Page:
Doing any of the above three relies on others to give you an “appropriate” response. The recipient of the not-asked-for-advice should be grateful or at least heavily interested in your wisdom. When you voice your extreme views about the future, you are asking people to either agree with you or provide you with consolation.

The concept of oversharing is a bit complicated. Don’t confuse oversharing with being vulnerable. In both instances, you are revealing something personal about yourself, but oversharing means you are not showing enough care for the context or how well you know the people to whom you are revealing yourself.


— Junk attention is about external validation and reaction seeking. It’s a form of distraction, which is a key aspect of addiction.

— The desire for junk attention is subconscious. It’s an ineffective way to self-soothe from feelings of worthlessness, boredom, and shame.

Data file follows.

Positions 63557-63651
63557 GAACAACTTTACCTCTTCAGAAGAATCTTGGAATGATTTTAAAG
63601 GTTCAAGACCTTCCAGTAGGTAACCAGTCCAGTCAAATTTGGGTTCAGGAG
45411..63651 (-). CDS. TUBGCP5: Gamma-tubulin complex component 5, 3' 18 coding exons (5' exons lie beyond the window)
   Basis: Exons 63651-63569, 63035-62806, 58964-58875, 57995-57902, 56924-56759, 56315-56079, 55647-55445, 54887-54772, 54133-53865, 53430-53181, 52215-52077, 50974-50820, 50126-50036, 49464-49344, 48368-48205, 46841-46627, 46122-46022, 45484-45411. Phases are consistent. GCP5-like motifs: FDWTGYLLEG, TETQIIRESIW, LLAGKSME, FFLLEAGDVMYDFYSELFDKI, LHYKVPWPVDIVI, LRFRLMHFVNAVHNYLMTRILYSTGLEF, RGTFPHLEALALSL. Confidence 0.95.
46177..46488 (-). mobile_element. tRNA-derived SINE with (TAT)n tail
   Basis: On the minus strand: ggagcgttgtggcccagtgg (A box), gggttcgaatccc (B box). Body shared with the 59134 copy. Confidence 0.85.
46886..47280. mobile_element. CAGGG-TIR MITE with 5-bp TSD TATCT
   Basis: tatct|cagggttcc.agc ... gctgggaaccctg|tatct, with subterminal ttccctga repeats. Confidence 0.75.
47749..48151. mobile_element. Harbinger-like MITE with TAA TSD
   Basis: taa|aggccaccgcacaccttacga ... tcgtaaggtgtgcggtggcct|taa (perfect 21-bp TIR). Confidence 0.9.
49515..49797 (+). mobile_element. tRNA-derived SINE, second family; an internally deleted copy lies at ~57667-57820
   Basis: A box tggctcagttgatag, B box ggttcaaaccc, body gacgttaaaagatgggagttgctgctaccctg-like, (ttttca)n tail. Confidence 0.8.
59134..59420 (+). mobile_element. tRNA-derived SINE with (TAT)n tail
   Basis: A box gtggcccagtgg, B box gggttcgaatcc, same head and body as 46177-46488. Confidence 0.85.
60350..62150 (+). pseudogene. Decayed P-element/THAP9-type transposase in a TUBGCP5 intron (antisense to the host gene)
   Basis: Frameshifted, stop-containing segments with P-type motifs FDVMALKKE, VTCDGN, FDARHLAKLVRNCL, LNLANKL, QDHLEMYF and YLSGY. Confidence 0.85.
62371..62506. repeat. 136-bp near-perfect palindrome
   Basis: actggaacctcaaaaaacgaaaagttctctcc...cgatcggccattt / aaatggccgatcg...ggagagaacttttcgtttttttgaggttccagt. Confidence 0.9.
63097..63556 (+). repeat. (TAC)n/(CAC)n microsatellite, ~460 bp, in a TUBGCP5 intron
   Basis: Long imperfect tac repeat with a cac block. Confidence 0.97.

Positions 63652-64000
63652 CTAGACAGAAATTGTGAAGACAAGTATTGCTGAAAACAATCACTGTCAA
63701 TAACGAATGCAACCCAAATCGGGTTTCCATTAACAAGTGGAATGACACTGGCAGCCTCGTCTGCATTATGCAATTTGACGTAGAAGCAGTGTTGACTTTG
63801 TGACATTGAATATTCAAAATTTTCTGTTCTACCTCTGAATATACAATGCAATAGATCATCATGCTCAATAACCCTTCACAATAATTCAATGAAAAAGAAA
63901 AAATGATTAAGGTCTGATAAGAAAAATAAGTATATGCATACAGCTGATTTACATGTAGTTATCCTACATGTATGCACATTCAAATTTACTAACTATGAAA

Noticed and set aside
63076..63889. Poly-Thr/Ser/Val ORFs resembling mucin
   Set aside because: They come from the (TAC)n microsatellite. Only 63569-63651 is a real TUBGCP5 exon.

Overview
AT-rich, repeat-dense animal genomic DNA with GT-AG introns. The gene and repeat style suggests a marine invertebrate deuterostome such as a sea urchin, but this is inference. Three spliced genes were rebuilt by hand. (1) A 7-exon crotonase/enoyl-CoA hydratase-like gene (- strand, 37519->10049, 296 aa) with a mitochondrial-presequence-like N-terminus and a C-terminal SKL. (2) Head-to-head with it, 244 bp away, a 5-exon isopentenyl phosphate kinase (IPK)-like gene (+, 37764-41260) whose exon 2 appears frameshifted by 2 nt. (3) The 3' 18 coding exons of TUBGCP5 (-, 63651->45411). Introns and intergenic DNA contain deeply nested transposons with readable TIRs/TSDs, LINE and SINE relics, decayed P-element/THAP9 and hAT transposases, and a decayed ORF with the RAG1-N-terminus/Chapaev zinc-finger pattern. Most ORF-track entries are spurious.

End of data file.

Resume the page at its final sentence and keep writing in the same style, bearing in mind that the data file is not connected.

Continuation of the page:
— Social media doesn’t have to be your downfall. Be honest with yourself about your motivations for posting. Are you trying to connect, inform and/or entertain? Or are you trying to, show off, provoke conflict or play victim?

— Healthy attention is what you give yourself and what comes as a by-product of seeking sincere connection and sharing experiences.

— There is nothing wrong with seeking attention as long as your motivation is about connecting with, sharing with or empowering others.

— You can inadvertently seek junk attention online as well as in person. Don’t beat yourself up over it. Just be rigorously honest with yourself about your needs and work to get them actually met, rather than torturing yourself and your followers with junk attention seeking.

Get real. 

You don’t really want the decoy. You want the real thing. So don’t be a sitting duck, at the mercy of your addict brain. Instead, identify your real needs and get them met. Don’t just settle for junk attention.

Suffer with love addiction? Looking for clarity on your relationship issues? Schedule a conversation with me to see if coaching, with me, is right for you.